The unofficial launch of the Protestant Reformation was on October 31st, 1517, when an obscure monk nailed his 95 Theses to the church door in Wittenberg, Germany. This sparked a movement that changed the entire world as we know it. But why did it even happen? Here’s why: the good news of who Jesus is and what He has done for us had been distorted for hundreds of years under the rule of the Roman Catholic Church.

The gospel was all but lost. The church was radically unfaithful to Jesus both in what they believed and what they did. It was a dark time. Thankfully, Jesus is always faithful to His church even when she is not. In the 16th century, the LORD opened the eyes of many and used certain men and woman to recover, clarify, and proclaim the true message of salvation in Jesus Christ—the very message that had for so long been hidden, unclear, and kept quiet.

The central focus of these reformers (Martin Luther, John Calvin, and Ulrich Zwingli, to name a few) is summarized well in what came to be known as The Five Solas: We are made right with God through the revelation of Scripture alone, by Grace alone, through Faith alone, in Christ alone, to the glory of God alone.

These Five Solas are just as crucial for us to understand, apply, and teach today as they were in the 16th century. Why? Because they answer the most important question in the entire world: How can sinners be made right with God?

God’s plan of redemption is fully and finally revealed in Jesus Christ. However this redemption was foreshadowed in the book of Exodus as God saw, saved, and sanctified the people of Israel. By grace, God singlehandedly brought the Israelites out of slavery, into the promised land of Canaan. In this historical book written by Moses, God teaches us a great deal about who He is, what He requires, and how He provides.

And Jesus came and said to them, “All authority in heaven and on earth has been given to me. Go therefore and make disciples of all nations, baptizing them in the name of the Father and of the Son and of the Holy Spirit, teaching them to observe all that I have commanded you. And behold, I am with you always, to the end of the age.”

What does it look like to go and make disciples?
What does it look like for the gospel to transform a city?
What does it look like to be a church that Jesus has called us to be?

The book of Acts tells us what happened when Jesus ascended to heaven, gave the Holy Spirit to the church, and sent them on mission to make disciples of all nations.

Jesus is the most famous man to ever live, as well as the most controversial even to this day. More books have been written about Him than anyone that has ever lived.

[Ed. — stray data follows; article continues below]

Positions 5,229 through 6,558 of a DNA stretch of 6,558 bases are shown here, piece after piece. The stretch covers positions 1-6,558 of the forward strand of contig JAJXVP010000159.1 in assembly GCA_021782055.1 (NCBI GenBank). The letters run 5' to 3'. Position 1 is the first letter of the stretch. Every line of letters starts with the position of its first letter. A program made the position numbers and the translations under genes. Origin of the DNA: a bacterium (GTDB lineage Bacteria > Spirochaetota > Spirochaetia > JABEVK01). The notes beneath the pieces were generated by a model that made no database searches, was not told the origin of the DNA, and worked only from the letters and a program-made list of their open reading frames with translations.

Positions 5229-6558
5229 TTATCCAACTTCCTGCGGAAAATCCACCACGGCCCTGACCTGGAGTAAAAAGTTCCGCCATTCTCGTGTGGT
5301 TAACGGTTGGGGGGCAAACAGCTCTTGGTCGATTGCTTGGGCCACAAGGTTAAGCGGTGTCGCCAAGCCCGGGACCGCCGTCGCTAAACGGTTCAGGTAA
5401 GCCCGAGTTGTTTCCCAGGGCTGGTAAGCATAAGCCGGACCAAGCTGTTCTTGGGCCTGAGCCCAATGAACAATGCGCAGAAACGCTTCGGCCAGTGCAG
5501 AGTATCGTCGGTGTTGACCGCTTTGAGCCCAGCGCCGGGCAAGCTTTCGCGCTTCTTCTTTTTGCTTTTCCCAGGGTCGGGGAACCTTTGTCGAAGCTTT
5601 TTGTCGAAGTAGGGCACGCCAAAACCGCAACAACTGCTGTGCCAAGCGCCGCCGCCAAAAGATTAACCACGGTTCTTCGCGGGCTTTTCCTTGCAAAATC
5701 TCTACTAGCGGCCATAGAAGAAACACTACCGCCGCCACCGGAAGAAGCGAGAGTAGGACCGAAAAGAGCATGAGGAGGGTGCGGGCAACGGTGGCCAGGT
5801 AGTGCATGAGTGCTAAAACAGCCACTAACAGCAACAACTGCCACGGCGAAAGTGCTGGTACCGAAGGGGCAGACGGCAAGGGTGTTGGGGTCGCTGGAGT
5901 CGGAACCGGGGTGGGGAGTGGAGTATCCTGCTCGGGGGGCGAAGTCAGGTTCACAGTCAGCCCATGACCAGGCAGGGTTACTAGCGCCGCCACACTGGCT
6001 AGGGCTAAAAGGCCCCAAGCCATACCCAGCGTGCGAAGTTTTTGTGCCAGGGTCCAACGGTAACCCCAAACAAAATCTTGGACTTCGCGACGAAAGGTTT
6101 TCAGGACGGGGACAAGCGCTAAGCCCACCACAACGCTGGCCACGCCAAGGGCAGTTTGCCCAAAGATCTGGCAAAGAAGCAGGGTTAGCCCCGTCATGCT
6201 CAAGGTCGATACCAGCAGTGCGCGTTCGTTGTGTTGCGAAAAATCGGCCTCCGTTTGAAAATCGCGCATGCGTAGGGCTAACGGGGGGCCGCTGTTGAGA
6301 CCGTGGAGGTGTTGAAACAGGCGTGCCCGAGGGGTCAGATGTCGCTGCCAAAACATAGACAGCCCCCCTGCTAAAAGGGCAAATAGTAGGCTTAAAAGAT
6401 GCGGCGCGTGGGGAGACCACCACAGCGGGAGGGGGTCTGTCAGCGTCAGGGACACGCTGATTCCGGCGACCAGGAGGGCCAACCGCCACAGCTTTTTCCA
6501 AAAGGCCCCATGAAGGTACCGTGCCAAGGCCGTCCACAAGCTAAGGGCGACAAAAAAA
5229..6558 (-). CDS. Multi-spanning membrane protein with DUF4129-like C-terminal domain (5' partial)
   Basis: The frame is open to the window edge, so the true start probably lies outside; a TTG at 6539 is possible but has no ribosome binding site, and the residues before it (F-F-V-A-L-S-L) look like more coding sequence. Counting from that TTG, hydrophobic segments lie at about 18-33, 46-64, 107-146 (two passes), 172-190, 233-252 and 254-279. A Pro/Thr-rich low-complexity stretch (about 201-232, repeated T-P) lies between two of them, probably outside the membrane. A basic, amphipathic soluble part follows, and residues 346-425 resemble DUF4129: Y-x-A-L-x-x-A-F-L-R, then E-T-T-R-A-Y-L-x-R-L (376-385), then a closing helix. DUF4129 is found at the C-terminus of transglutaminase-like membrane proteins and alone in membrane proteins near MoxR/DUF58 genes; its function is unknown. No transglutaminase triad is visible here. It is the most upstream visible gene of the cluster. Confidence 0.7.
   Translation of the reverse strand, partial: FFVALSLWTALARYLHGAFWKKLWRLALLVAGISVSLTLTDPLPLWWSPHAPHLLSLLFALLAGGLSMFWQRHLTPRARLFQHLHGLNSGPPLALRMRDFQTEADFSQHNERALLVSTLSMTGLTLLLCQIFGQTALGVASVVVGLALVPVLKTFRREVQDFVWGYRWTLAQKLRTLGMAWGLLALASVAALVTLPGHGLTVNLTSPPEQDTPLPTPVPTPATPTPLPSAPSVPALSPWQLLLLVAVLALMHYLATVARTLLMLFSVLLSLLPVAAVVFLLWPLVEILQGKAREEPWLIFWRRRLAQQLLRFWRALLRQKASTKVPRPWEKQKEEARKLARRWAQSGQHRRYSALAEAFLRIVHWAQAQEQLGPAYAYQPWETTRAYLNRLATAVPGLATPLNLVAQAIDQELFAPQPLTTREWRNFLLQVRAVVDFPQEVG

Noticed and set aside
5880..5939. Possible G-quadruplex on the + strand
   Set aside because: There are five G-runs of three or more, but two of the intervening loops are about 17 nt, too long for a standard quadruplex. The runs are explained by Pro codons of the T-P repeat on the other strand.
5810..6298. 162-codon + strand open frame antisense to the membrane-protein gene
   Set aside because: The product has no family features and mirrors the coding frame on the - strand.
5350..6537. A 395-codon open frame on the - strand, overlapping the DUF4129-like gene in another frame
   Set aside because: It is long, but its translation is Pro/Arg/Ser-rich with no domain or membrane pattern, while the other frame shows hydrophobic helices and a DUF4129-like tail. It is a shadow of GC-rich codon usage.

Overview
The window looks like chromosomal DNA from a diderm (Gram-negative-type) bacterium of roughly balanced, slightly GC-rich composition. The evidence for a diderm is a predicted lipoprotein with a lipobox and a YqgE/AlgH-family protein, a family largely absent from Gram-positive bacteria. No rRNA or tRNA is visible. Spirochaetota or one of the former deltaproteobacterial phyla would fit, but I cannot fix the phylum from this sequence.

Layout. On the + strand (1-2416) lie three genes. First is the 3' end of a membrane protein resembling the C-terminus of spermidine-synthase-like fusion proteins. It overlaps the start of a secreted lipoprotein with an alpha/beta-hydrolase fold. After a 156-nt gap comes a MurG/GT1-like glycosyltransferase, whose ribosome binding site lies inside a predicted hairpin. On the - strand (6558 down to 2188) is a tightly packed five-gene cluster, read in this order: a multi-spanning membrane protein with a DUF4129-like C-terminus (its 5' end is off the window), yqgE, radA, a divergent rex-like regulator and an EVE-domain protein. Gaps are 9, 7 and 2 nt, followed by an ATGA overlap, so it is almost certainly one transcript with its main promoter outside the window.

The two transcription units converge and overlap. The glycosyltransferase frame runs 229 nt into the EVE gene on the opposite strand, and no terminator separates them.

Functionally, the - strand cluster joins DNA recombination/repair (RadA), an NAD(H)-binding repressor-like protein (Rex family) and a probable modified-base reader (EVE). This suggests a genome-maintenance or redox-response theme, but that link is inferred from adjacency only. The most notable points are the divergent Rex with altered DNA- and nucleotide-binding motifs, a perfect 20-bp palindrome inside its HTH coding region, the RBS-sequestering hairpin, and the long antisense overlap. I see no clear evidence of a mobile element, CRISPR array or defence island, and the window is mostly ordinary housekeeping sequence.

But who is Jesus? This is likely the most debated question in the history of the world. What did he do? What did he say? But most importantly, what do his words and actions mean? If we are going to be able to answer these questions with any integrity, we need someone to tell us what truly happened when Jesus walked the earth. That is exactly what we have in the gospel account of Mark. He compiled an eyewitness account of Jesus’ life, death, and resurrection. Mostly drawing the content from his friend and ministry companion the Apostle Peter (who walked with Jesus), we can confidently trust that Mark’s testimony is faithful and true. Come study the gospel account of Mark to get a good grasp of who Jesus is and what it means for us.

An Advent sermon series, 2016.

Around 2,000 years ago, some 7,000 miles away, a homeless man was taken and brutally nailed to a cross, suffering the most painful of all deaths—crucifixion. This man is Jesus, and his death has serious implications for those who trust him. In this sermon series we will examine the the death of Jesus under 5 headings: Jesus the Sacrifice, the Justifier, the Redeemer, the Reconciler, and the Champion.

“I’m the one that’s got to die when it’s time for me to die, so let me live my life the way I want to” (Jimmy Hendrix). These words reverberate with most today, don’t they? I don’t doubt you have heard a variation of this: “It’s my life. Though we may not agree on how I should live it, I’m the owner and I’ll decide what’s right for me.” George Bernard Shaw once wrote, “Life isn’t about finding yourself. Life is about creating yourself.” That sounds fantastic, if we’re honest. We can wield creative power, controlling our destiny by our will and actions, even determining what’s right and wrong for ourselves. But what if that’s a lie? What if we’re created for something greater than autonomy and self-determination? What if we’re made for more than being a king among seven billion other kings?